We're pleased to announce the appointment of Amanda Robinson as a Director, our first female appointment to the Board of Marshall Day.
Amanda is based at our Melbourne office and is a professionally qualified mechanical engineer who has specialised in acoustics since graduating with honours from Adelaide University in 1996. She began working at Marshall Day Acoustics in 2005 and has a keen interest in classroom acoustics and the educational benefits of good acoustic environments.
To mark this occasion we asked Amanda a series of Q&A questions that we'd like to share:
What attracted you towards a career in acoustics?
I have two people to thank - Dr Peter Swift and Professor Colin Hansen are the reason I entered acoustics. They provided a practical application to the physics. I am still finding after almost 20 years as a consultant that every job has a twist, or something different to the last, and that keeps it real.
What have the highlights and challenges been during your time at Marshall Day?
One of the highlights for me is that Marshall Day treats people as an individual, not a number. We are very much a people orientated company. I think our biggest challenges are yet to come, as the company enters a new era with the founding partners approaching retirement. It's a little daunting.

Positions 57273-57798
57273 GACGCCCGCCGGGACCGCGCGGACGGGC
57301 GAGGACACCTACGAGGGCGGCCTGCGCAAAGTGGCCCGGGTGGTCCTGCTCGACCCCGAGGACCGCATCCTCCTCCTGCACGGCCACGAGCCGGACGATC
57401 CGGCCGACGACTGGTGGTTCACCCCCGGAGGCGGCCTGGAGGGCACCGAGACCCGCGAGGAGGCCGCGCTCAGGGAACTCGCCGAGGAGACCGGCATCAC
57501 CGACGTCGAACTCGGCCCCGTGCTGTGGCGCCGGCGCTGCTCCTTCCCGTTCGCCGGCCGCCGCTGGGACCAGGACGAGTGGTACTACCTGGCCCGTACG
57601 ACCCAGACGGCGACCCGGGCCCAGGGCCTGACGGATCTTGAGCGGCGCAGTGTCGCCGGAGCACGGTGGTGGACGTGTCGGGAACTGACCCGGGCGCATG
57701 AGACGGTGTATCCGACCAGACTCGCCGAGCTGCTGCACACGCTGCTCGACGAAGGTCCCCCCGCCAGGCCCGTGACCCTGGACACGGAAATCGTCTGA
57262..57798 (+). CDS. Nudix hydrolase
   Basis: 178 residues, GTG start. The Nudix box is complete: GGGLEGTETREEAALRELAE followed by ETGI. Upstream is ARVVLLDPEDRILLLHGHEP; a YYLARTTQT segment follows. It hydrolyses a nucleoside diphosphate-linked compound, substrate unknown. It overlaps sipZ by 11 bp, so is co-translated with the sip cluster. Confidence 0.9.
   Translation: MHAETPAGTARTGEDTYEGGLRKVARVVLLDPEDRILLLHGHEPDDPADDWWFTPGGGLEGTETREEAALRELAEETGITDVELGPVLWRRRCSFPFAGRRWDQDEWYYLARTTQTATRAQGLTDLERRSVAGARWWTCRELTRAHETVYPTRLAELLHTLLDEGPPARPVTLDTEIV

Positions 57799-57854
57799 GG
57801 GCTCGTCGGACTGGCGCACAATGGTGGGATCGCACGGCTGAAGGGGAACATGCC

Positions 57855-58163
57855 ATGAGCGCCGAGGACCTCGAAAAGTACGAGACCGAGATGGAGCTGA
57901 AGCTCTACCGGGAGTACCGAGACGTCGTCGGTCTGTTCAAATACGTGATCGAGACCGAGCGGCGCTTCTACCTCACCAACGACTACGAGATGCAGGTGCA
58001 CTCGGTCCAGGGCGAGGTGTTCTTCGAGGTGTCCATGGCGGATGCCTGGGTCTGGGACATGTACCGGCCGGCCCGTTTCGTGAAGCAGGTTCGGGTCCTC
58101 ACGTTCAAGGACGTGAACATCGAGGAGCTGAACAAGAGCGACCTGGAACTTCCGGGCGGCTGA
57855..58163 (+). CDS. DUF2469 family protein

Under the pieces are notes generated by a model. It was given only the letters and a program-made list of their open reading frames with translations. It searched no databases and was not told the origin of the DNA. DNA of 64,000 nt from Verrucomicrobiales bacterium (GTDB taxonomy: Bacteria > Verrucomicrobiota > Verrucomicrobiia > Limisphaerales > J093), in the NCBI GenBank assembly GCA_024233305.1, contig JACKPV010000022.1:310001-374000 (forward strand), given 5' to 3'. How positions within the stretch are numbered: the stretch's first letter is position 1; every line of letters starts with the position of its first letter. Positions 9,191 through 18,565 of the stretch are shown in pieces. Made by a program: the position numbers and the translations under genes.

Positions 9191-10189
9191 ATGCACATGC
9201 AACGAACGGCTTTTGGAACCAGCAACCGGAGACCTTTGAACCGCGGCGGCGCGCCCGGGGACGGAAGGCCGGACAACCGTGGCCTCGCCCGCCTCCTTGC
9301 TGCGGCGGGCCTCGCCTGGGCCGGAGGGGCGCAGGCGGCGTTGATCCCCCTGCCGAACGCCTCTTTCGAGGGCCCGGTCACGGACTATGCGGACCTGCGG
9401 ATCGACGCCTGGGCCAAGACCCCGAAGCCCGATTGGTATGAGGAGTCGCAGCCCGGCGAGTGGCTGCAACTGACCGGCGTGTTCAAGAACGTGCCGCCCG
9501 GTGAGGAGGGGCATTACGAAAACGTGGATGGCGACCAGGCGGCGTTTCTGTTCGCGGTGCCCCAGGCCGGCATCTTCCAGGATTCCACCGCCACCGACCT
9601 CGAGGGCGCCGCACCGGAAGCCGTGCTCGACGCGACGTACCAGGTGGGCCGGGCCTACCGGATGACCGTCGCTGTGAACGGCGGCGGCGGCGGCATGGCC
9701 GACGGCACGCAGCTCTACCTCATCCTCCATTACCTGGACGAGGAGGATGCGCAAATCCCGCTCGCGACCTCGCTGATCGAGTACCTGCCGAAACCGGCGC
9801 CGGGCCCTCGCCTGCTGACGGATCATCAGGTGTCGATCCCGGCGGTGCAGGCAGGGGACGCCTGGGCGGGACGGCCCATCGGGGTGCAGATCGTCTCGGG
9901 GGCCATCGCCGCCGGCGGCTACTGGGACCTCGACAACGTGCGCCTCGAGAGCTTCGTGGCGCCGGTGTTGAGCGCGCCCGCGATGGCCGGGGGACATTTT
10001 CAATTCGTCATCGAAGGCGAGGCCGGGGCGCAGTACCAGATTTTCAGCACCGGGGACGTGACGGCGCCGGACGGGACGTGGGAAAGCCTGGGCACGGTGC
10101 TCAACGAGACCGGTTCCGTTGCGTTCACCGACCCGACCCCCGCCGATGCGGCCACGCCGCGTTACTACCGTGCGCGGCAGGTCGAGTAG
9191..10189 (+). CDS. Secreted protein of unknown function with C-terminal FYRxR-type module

What advice can you offer to women who want a career in engineering?
Don't set yourself apart because you are female. You are every bit as good (if not better) than your male counterpart. Women think and approach problems differently, and that is a good thing in the traditionally male dominated field of engineering.
Which other female leaders do you admire and why?
Not sure about female leaders, but I have a lot of strong female role models in my family, which helps. The Robinson girls are all accomplished in their relative fields, and I think we get a lot of that from my paternal grandmother, who was a very smart and assertive person.
What do you think is the biggest issue for women in the workplace?
Pay inequality. Women are generally not as prepared to ask the question of their employers, and as a result, are often paid less for doing more.
How do you maintain a work/life balance?
Like most people, I struggle! Particularly working part time and being a mother to a 2 year old. The most important thing for me is to keep it in perspective, and if I find myself out of control (as I so often do) to put my hand up for help. The construction industry has changed dramatically over the last 20 years, and not all for the better in my opinion. I think that the issue of mental health in the construction industry is something that needs to be countered in the next decade, or we will see ourselves burnt out. This applies to all trades, not just engineers.
What is the most important lesson you've learned in your career to date?
Sleep on it. I make some of my best decisions over the first morning coffee after having let my subconscious do the work. I find that when I make snap decisions it doesn't always turn out so well.
And don't be afraid to ask. Nine times out of ten, the other people in the room are thinking the same question, so don't hold back if you don't know something.